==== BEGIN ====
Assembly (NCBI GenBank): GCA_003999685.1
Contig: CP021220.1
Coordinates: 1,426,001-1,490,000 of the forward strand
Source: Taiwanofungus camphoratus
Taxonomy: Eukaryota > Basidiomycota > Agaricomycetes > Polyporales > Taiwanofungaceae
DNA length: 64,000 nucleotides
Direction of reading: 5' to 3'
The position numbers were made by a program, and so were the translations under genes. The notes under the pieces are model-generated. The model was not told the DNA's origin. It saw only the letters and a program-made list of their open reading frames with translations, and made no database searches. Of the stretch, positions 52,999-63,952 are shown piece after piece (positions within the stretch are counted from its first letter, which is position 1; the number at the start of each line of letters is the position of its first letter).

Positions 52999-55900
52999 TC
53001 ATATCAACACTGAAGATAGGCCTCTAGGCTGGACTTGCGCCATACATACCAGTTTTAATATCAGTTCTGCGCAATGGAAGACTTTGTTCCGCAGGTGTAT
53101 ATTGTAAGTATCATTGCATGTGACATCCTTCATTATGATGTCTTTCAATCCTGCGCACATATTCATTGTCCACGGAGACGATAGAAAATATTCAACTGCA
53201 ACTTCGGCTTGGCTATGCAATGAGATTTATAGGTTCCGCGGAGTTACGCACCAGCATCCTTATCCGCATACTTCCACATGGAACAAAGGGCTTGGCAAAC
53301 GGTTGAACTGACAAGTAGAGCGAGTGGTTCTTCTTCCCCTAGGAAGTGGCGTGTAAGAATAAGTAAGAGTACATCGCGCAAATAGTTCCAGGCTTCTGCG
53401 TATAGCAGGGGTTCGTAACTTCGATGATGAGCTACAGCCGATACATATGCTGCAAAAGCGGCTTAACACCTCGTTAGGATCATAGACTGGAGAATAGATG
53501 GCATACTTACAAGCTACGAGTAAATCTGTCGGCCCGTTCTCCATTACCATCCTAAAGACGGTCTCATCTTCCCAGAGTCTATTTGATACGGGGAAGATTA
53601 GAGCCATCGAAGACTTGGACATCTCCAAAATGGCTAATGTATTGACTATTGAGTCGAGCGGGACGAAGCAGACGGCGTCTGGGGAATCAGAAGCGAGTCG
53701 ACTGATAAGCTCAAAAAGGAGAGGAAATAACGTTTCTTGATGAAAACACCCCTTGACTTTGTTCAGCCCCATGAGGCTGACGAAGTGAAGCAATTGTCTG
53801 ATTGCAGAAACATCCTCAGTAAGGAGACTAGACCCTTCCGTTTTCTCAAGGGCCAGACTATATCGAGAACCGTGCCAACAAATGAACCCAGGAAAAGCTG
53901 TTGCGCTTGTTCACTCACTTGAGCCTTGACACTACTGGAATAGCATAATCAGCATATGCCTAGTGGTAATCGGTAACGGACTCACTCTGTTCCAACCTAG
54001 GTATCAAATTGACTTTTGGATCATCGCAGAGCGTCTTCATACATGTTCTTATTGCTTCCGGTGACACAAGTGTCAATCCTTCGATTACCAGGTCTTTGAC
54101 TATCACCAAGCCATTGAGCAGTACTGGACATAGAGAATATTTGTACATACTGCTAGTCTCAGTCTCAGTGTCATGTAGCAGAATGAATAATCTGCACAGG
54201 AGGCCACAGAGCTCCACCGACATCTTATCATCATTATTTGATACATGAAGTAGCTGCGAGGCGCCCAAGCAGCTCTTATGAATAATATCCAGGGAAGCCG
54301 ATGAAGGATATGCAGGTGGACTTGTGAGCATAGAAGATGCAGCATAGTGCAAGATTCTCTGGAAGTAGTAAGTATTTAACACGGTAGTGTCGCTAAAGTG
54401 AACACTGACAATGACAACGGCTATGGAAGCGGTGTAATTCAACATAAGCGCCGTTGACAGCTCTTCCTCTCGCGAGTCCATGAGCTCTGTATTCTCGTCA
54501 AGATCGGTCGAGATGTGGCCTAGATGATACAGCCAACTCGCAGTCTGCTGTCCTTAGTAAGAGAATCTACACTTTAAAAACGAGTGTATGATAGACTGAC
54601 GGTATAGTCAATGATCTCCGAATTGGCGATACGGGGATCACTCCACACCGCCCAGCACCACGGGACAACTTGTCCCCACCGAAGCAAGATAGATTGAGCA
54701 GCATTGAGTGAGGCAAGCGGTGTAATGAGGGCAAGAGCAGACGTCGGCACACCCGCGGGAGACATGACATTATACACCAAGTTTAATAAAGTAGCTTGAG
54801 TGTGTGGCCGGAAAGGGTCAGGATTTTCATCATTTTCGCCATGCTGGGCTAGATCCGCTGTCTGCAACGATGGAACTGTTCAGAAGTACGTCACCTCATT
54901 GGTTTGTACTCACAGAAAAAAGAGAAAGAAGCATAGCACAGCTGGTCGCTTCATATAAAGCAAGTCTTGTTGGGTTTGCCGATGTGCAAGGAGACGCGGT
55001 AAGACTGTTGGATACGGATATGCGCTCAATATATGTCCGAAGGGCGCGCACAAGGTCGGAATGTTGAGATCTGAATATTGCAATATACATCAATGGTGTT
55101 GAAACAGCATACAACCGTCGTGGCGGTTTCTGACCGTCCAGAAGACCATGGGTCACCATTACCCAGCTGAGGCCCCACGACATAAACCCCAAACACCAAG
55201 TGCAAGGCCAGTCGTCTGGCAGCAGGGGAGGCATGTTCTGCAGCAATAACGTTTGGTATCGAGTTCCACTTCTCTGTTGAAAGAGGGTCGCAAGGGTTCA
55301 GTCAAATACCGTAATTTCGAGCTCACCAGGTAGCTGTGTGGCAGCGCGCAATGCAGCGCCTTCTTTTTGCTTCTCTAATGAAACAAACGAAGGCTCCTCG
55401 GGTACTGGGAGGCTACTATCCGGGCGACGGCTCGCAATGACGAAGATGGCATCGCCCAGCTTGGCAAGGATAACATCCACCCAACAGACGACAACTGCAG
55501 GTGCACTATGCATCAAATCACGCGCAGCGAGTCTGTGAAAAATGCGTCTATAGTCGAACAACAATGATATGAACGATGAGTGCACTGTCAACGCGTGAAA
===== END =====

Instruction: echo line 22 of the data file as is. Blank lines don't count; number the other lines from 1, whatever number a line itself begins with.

54101 TATCACCAAGCCATTGAGCAGTACTGGACATAGAGAATATTTGTACATACTGCTAGTCTCAGTCTCAGTGTCATGTAGCAGAATGAATAATCTGCACAGG